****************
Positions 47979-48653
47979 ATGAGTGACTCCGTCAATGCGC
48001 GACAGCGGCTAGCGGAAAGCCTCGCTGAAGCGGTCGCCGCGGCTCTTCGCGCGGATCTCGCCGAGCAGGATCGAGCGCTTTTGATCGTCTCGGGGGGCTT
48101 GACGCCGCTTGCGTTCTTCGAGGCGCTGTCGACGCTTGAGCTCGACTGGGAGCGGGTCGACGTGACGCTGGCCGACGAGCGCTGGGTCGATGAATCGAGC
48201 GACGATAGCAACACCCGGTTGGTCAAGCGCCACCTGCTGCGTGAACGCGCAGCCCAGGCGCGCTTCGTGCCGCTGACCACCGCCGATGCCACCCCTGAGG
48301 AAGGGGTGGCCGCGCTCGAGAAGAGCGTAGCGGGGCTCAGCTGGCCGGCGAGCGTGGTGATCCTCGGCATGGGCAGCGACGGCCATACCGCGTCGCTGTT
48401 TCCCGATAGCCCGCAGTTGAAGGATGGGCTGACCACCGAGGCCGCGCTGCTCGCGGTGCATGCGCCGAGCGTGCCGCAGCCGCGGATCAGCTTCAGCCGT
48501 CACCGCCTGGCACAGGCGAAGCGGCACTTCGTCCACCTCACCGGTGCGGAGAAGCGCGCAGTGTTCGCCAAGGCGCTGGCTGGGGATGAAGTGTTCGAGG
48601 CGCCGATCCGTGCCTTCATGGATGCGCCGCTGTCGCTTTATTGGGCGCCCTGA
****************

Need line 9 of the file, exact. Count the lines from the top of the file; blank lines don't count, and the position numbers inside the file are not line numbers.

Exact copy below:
48601 CGCCGATCCGTGCCTTCATGGATGCGCCGCTGTCGCTTTATTGGGCGCCCTGA